How to deal with communication challenges we might face when encountering a subject.
How to deal with communication challenges we might face when encountering a subject. In the past year we have had specific training in how to communicate with a deaf subject, a Spanish-speaking subject, and a child with Autism Spectrum Disorder. In one practical scenario we were put to the test and our commander arranged for us to find a deaf child in distress at the end of our mock search. It was a great learning experience! In thinking about communication with patients and families and in preparing your team or organization for such encounters, what do you currently do to prepare for these types of communication challenges? It’s ok to share stories of your experience but I’d like you to focus on viewing this from an executive perspective. What can you do to best prepare your teams for these types of encounters?
Differentiate between decision-making, problem solving, and critical thinking, and describe how these approaches are utilized by the registered nurse in coordinating patient care. (PO 2, 6)
Describe a patient-centered model that uses clinical pathways, nursing care plans, and multidisciplinary action plans to assist in planning quality-driven and cost-effective care. (PO 8, 9)
Consider a situation in which communication occurred with a nonnursing professional or patient’s family. What barriers or challenges were apparent? What strategies were used or could be used to overcome the barriers or challenges?
Communication seems like such an overused word, and its continued emphasis and importance in healthcare means that nurses and leaders, as well as others in the healthcare environment, continue to miss the level of effectiveness needed to meet patient and organizational goals. Leaders must reflect on their communication patterns by reviewing interactions and determining what they could have done to improve their effectiveness. Communicating effectively is an art beyond general verbalization between people and should be a top priority for nurses and leaders.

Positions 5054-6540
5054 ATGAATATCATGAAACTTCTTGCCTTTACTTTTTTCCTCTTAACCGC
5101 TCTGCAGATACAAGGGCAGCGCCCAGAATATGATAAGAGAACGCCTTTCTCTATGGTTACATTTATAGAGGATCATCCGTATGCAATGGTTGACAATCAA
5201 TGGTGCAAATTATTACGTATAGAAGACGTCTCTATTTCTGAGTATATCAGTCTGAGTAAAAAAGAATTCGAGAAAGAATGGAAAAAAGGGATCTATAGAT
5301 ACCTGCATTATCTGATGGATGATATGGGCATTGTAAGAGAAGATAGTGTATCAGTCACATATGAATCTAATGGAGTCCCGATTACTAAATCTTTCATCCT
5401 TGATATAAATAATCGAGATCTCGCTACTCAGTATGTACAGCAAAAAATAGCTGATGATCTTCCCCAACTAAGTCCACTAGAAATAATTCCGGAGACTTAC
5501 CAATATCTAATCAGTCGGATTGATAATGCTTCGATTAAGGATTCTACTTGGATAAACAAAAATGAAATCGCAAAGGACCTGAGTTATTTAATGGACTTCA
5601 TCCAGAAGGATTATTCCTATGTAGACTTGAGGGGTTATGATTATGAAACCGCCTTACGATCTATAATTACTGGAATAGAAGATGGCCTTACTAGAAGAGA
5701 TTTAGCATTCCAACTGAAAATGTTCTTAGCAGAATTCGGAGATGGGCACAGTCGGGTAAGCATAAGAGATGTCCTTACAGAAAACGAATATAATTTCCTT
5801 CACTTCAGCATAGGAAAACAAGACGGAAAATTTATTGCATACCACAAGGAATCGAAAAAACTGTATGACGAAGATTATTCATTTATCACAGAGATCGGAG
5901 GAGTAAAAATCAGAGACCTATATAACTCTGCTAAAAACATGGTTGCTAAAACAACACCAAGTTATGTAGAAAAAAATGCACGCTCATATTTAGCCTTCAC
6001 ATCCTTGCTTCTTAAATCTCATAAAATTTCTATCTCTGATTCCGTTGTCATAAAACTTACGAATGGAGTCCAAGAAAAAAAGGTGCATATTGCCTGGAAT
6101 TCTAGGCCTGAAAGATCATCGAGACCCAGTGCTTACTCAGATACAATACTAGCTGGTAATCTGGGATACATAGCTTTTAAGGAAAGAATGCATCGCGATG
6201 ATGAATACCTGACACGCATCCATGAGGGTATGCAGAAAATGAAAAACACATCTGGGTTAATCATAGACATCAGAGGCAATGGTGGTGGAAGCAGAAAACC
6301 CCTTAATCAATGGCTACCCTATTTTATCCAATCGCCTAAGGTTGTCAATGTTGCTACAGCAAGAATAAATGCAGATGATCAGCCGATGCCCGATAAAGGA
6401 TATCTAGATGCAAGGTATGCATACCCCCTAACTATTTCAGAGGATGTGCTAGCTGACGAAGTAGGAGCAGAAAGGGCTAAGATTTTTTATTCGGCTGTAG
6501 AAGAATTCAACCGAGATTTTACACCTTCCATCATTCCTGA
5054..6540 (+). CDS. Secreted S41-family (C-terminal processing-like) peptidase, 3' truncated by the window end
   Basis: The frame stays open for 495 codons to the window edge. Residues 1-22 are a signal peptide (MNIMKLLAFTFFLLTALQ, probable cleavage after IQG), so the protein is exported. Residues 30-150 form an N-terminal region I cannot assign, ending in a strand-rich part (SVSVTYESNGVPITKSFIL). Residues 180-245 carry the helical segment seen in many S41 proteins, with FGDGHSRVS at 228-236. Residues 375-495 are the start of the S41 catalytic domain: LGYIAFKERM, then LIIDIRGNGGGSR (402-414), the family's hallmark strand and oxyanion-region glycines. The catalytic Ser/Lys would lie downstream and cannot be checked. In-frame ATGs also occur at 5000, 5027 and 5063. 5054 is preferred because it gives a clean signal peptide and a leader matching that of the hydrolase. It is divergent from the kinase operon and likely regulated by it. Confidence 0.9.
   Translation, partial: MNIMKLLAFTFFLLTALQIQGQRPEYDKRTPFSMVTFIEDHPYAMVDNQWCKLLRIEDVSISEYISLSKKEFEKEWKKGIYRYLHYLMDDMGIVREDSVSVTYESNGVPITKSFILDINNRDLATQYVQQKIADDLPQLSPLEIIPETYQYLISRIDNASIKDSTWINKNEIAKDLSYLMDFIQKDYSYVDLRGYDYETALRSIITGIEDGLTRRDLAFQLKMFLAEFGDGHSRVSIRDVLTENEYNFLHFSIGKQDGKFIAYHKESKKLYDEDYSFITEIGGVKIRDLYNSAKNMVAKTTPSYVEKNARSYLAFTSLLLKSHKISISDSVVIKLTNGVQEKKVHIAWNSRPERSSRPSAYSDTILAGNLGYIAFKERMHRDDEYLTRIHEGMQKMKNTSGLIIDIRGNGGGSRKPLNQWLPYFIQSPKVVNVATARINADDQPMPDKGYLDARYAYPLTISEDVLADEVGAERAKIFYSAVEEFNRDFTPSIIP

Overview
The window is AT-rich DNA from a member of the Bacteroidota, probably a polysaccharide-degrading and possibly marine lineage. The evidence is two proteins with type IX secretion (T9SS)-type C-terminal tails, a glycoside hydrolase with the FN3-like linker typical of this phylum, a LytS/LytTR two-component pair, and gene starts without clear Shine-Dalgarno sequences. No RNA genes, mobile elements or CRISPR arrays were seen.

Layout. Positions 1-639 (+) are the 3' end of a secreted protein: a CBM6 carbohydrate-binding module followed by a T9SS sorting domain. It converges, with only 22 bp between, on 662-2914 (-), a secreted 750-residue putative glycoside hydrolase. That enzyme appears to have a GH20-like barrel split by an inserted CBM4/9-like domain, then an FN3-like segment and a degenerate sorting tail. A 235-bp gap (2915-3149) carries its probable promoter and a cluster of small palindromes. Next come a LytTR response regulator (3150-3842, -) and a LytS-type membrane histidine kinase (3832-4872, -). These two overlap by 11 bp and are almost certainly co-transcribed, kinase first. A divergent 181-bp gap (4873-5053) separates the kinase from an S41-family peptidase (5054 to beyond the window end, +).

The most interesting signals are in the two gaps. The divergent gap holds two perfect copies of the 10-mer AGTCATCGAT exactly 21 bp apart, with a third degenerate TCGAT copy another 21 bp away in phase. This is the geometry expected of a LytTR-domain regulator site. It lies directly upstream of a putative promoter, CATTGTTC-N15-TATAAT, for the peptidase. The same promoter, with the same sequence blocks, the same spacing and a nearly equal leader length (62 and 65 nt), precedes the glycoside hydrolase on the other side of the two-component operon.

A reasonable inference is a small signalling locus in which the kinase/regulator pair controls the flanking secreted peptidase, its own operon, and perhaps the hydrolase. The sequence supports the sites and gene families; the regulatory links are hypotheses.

Research with nurse and physician groups has determined there are several significant components that must be apparent for communication to be effective (Robinson, Gorman, Slimmer, & Yudkowsky, 2010). First, there needs to be a clear and concise message. The person receiving the message needs to verify and confirm that the message has been heard correctly. Some techniques that have been used include beginning phrases with “what I hear you saying is” or “the message that I heard was.” Additionally, when taking a message, repeating the speaker’s words helps to ensure that what was heard is correct. Next, the message sender and receiver should collaborate to come to a decision. The communicators need to feel that they are a team in decision making, where each would seek the advice of the other in specific instances. The third component is to remain calm in a crisis. The volume, tone, and directness of the communication must be modulated so that the communication does not add additional tension or stress in the environment. Also, it is important to be appreciative of support and help offered by others, such as extending a thank you. Fourth is the need for ongoing demonstration of mutual respect. An extension of respect is trust. Those communicating with each other need to be able to trust and rely on the information that is being shared. Lastly, each of those who communicate in healthcare want to understand the professional role of the other person.
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